One of the purposes of the winter testing, was to check whether a conventional LOFAR High-Band Array (HBA) tile would withstand the Arctic conditions. Apart from the sustained cold temperatures and the high-winds, the main concern was the loading of snow on the tile.
As we have seen during the last few days, the full site inspection has revealed that both test tiles (the raised tile and the one on the ground) have survived the winter intact.
This is a major relief.
What this means is that the conditions that we incurred over winter were insufficient to damage the tile. But what about the extreme case. And just because it didn't break, doesn't mean that it didn't come even close. Therefore we'd like to do an experiment (umm, what did you expect... we're scientists!)
This is the HBA tile:
It is the raised tile as seen after the surrounding snow had been cleared away, measurements have been done and initial testing completed. So, the idea is to deliberately put some snow on it.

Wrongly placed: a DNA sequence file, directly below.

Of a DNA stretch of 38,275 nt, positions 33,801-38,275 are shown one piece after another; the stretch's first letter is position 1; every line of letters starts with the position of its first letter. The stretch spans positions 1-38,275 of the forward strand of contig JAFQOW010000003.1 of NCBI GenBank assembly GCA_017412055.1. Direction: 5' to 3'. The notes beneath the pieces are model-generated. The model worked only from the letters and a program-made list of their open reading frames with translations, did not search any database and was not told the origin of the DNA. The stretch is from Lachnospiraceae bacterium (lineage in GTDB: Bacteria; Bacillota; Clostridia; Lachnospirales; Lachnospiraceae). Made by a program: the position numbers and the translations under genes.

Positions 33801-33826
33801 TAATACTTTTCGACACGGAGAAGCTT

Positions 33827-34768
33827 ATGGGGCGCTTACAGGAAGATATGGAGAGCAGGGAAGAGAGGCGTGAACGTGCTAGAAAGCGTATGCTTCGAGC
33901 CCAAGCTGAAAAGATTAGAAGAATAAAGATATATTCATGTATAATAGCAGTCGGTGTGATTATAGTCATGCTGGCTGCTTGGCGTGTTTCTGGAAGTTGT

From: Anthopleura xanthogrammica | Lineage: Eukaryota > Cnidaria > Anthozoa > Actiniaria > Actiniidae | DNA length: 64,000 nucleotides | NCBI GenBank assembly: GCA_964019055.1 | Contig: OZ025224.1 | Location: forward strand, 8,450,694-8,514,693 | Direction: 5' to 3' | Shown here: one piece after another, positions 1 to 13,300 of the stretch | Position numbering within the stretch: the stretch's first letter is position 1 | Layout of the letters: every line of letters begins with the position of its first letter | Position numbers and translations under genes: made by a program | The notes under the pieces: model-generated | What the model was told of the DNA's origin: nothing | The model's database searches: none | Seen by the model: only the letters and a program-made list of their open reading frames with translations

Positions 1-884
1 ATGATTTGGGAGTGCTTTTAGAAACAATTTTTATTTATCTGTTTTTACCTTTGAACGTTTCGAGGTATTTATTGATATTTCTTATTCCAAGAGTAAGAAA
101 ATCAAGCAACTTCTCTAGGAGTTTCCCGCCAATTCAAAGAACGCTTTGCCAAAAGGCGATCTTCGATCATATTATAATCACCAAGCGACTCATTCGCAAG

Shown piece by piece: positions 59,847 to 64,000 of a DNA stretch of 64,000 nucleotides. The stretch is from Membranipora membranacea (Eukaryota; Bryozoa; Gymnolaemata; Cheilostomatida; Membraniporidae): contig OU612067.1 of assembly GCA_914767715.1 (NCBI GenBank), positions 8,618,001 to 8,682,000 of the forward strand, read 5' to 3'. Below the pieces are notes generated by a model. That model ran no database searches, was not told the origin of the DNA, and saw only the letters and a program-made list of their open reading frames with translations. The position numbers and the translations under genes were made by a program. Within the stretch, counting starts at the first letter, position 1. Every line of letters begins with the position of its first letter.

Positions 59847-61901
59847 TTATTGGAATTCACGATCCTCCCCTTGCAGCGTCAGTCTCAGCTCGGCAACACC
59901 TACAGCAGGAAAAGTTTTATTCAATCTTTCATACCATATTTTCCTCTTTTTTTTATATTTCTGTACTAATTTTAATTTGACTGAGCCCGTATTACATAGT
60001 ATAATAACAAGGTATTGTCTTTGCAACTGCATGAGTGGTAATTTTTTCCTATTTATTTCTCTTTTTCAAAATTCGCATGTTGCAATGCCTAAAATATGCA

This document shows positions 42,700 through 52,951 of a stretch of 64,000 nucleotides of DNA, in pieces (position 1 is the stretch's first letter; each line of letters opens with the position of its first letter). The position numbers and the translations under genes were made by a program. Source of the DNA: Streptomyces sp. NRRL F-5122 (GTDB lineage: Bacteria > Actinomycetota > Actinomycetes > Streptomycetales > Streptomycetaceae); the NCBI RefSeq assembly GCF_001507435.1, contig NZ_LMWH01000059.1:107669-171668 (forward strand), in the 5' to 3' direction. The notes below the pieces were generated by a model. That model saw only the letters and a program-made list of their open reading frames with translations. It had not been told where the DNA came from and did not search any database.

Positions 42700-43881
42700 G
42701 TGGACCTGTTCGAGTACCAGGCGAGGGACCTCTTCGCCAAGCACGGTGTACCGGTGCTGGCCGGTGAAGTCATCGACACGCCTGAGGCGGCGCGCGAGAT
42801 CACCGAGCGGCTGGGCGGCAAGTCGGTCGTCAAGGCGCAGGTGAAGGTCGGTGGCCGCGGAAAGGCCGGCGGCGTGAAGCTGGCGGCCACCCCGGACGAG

This is the digger:
Over the course of the next few hours, we were going to use this 15-tonne machine to gently put snow onto the tile. The digger has a built-in load measuring system, so we can weight the snow as we pile it on to the HBA tile.
What we are looking for is:
a) What is the breaking point? That is, how many tens, or even hundreds, of kilogrammes of snow can we place on the tile before it collapses?
b) What is the mode of failure? In other words, which part gives way first? Do the lids fail, or the walls, or the timber supporting frame underneath?
If you want to have a guess, do it now... and then stay tuned over the next few hours as we post up the results.